“There are so many other larger things that God is able to do through us in order to bless people and to evangelize to the world,” Ray said. “Whatever it is that God has asked you to do, if you feel that it is a calling on your life, don't be encumbered by the fear of your own inadequacies. God will give you the ability to fulfill that calling.”

Lola Moore Johnston, a motivational speaker and senior pastor of the Woodbridge Seventh-day Adventist Church in Virginia, shared Ray’s sentiments that it is okay to move from where you currently are. She said that if one finds their community to be toxic, or if they feel God calling them to grow elsewhere, they should not be afraid to pack themselves up and go somewhere else. Perhaps the setting one is currently in is not where they've been called to help dismantle the current oppressions. But if they go slowly and ask questions along the way, God will show them where their job of breaking the cycle will begin.

“There’s some forms of oppression that are our experiences over long periods of time because we have chosen to stay,” Johnston said. “And sometimes God is saying you can go.”

Re-defining Church: Evaluate Values and Be Accepting of Differing Cultures

Johnston reminded viewers that Jesus is notorious for inviting everyone to join His community. There were no limitations or turning away of others who didn't fit the “typical mold” of a church-goer. Age, race, ethnicity, and gender have no bearing on who can sit at the table next to Jesus.

“I believe that every time we see the kingdom of God and its ideal form, it is a diverse group of people who haven’t had to surrender their cultural differences in order to be faithful to God. God was not expecting or demanding that people surrender their cultural identity in order for it to be uniform, rather we surrender our hearts, uniform our allegiance to God, and then God infuses our cultural identity so that people can see a representation of Christ in their own skin.”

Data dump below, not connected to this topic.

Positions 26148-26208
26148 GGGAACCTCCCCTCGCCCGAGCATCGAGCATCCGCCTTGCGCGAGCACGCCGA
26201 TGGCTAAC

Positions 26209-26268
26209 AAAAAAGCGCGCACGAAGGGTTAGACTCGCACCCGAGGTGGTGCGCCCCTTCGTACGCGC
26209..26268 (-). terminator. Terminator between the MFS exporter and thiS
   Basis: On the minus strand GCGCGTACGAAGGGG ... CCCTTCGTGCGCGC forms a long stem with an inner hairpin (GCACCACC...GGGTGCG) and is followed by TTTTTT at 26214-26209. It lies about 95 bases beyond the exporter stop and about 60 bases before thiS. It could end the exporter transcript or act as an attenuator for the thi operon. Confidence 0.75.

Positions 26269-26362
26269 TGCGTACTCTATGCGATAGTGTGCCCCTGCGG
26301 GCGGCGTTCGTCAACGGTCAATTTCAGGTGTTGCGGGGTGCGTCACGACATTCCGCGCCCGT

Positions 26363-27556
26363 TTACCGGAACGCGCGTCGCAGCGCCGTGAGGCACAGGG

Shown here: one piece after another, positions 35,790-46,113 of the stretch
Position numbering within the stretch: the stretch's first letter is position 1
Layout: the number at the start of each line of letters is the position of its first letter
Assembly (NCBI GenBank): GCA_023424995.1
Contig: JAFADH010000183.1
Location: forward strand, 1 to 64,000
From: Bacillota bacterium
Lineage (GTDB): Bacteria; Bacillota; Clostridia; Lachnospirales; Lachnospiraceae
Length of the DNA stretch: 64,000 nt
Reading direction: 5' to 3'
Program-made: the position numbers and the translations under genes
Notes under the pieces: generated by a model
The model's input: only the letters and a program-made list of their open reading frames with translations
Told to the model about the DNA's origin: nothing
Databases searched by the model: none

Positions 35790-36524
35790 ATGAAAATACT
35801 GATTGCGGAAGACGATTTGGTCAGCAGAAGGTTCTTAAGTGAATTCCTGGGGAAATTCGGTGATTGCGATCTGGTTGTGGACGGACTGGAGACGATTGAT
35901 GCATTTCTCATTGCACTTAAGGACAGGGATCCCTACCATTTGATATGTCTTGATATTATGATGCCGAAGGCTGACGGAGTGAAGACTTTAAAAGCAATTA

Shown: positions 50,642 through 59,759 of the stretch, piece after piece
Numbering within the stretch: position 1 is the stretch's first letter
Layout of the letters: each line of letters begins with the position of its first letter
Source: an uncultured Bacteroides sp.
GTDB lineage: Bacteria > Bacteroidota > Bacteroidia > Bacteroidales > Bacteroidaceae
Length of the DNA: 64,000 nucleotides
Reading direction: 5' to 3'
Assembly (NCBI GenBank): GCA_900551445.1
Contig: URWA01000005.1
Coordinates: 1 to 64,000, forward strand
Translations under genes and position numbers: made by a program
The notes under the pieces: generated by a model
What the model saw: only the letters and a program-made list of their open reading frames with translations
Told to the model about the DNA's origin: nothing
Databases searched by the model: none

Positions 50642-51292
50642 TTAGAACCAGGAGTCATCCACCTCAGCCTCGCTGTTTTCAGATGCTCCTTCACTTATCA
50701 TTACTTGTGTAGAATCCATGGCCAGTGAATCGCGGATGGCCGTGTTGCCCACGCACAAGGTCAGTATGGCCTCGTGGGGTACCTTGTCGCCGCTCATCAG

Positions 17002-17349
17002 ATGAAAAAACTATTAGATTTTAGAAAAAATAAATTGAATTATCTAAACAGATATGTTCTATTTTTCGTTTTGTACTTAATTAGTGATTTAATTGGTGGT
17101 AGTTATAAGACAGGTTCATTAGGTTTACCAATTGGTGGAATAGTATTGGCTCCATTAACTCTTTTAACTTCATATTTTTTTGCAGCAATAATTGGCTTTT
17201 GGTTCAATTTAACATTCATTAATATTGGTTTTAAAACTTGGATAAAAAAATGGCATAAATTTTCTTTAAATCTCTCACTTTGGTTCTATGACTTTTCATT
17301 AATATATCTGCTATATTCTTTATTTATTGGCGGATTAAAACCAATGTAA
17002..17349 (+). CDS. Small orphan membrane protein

Pastor Joshua Maponga, a motivational speaker and philosopher from South Africa, finished off the summit by reiterating the need for a new definition and gave advice on how the church can better meet the community and teach contexts that are relevant to today’s current world.

He emphasized studying the cultures within the Bible and asking yourself if you believe in the text or if you believe in being politically correct. Understand that not everyone's worship experience is the same as yours, and that there is no right or wrong way to worship the same God.

“We [Africans] don't worship in the excellence of buildings, but in the canopy of creation,” Maponga claimed. “African worship for me includes clapping of hands, dancing, beating of the drum, all done together. It's not time bound. American theology teaches you holiness on a day. African theology teaches you that worship is a lifestyle.”


Taylor Dean is a junior Public Relations major at Southern Adventist University. She is currently the news editor for the university's student-led newspaper, the Southern Accent, and hopes to pursue a career in corporate communications.

Image courtesy of Dr. Sydney Freeman.


Further Reading:

An Interview with Sydney Freeman by Alita Byrd for Spectrum

An Interview with Tiffany Llewellyn by Alita Byrd for Spectrum

Tiffany Llewellyn’s “Girl Meets Church” podcast for Spectrum

Courtney Ray’s monthly column for Spectrum